As regards the proposed development, HFM’s intention was to develop landscape proposals which recognised the key features of the site, in particular its proximity to the Cammo Estate Park and also the barrier presented by the Maybury Road. The objective would be to produce landscape proposals, which provided for a development that was welcoming, safe and adaptable.

With regard to the traffic issues, it was accepted that the biggest challenge was the already heavy traffic flows on Maybury Road. Thinking at this stage was that there should be 2 access points to the new development from Maybury Road, controlled by traffic lights and with regulated pedestrian/cyclist routes across Maybury Road. Additional lanes would be provided on Maybury Road for entry into and exit from the development. Consideration would need to be given to the implications for traffic flows at the Barnton and Maybury junctions. It was hoped that public transport routes could be extended into the site; this would be at the expense of the developer(s) in the early years.

Questions and discussion

Following were among the points raised in questions and comment:-

Size and nature of the development  In response to questions the HFM representatives said that the site was “zoned” for between 500 and 700 houses. In accordance with Council policy, a proportion of these would need to fall within the classification of “affordable housing”. The housing proposals would also need to recognise the changing age profile of the city, in particular the need to provide more housing for older people. HFM were being encouraged by their Council contacts to go for the highest number of houses possible on the site. Nevertheless at this stage the intention was that the housing development would be medium/low density. No decision had yet been reached on the height of the proposed housing but most was likely to be 2 storey. There was however the possibility of flatted housing along the side of the Maybury Road.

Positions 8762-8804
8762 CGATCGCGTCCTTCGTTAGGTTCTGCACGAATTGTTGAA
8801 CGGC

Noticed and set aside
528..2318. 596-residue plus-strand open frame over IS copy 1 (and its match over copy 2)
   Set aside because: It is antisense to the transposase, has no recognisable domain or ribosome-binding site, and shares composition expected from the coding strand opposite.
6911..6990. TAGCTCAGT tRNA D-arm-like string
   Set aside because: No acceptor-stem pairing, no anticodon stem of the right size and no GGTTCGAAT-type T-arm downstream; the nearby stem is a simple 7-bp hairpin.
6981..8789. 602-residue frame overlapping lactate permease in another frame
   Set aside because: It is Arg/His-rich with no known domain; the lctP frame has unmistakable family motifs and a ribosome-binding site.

Traffic issues  Residents noted that Maybury Road was a major traffic artery and there was heavy congestion at both the the Barnton and Maybury junctions at peak periods. The addition of another 500-700 houses would only add to the problems. Up to now the Council had not been able to come up with any proposals for relieving the existing congestion at the Barnton and Maybury junctions and this would only get worse if the new development proceeded. Current Cammo residents would derive no benefit from the proposals; indeed their difficulties in exiting onto Maybury Road were likely to worsen. Concern was also expressed that, in the event that traffic was backed up along the Maybury Road, drivers would use the 2 access points so as to provide a “rat run” through the new development. Heavy scepticism was expressed about the possibility of coming up with an acceptable solution to the obvious traffic problems. In response the HFM representatives accepted that the onus was on them, despite the scepticism of the audience, to come up with proposals for traffic management which met the “no net detriment” principle – ie that the proposed new development did not make the traffic problems any worse than at present.